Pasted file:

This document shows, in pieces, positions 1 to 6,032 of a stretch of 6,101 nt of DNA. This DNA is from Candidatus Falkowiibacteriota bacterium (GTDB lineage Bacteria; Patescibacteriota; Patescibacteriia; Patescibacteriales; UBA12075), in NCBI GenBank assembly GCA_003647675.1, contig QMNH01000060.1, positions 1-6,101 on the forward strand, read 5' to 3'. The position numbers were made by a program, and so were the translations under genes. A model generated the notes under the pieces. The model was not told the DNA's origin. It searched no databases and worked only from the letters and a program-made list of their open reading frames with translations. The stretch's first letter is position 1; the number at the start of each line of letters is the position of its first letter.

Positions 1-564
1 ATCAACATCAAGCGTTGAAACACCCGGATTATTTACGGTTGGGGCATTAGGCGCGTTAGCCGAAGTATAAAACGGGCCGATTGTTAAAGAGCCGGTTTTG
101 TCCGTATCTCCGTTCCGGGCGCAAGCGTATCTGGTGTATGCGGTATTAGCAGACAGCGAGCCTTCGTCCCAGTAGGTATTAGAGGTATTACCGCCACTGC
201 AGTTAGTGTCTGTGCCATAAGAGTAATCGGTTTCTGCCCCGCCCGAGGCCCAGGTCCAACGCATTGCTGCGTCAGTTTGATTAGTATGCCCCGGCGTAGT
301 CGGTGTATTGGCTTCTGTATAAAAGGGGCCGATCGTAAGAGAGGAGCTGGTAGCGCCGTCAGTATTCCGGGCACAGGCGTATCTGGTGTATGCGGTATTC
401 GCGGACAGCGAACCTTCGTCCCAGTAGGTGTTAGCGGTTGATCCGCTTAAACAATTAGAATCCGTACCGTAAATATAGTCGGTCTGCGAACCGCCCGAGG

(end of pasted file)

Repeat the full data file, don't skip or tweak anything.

This document shows, in pieces, positions 1 to 6,032 of a stretch of 6,101 nt of DNA. This DNA is from Candidatus Falkowiibacteriota bacterium (GTDB lineage Bacteria; Patescibacteriota; Patescibacteriia; Patescibacteriales; UBA12075), in NCBI GenBank assembly GCA_003647675.1, contig QMNH01000060.1, positions 1-6,101 on the forward strand, read 5' to 3'. The position numbers were made by a program, and so were the translations under genes. A model generated the notes under the pieces. The model was not told the DNA's origin. It searched no databases and worked only from the letters and a program-made list of their open reading frames with translations. The stretch's first letter is position 1; the number at the start of each line of letters is the position of its first letter.

Positions 1-564
1 ATCAACATCAAGCGTTGAAACACCCGGATTATTTACGGTTGGGGCATTAGGCGCGTTAGCCGAAGTATAAAACGGGCCGATTGTTAAAGAGCCGGTTTTG
101 TCCGTATCTCCGTTCCGGGCGCAAGCGTATCTGGTGTATGCGGTATTAGCAGACAGCGAGCCTTCGTCCCAGTAGGTATTAGAGGTATTACCGCCACTGC
201 AGTTAGTGTCTGTGCCATAAGAGTAATCGGTTTCTGCCCCGCCCGAGGCCCAGGTCCAACGCATTGCTGCGTCAGTTTGATTAGTATGCCCCGGCGTAGT
301 CGGTGTATTGGCTTCTGTATAAAAGGGGCCGATCGTAAGAGAGGAGCTGGTAGCGCCGTCAGTATTCCGGGCACAGGCGTATCTGGTGTATGCGGTATTC
401 GCGGACAGCGAACCTTCGTCCCAGTAGGTGTTAGCGGTTGATCCGCTTAAACAATTAGAATCCGTACCGTAAATATAGTCGGTCTGCGAACCGCCCGAGG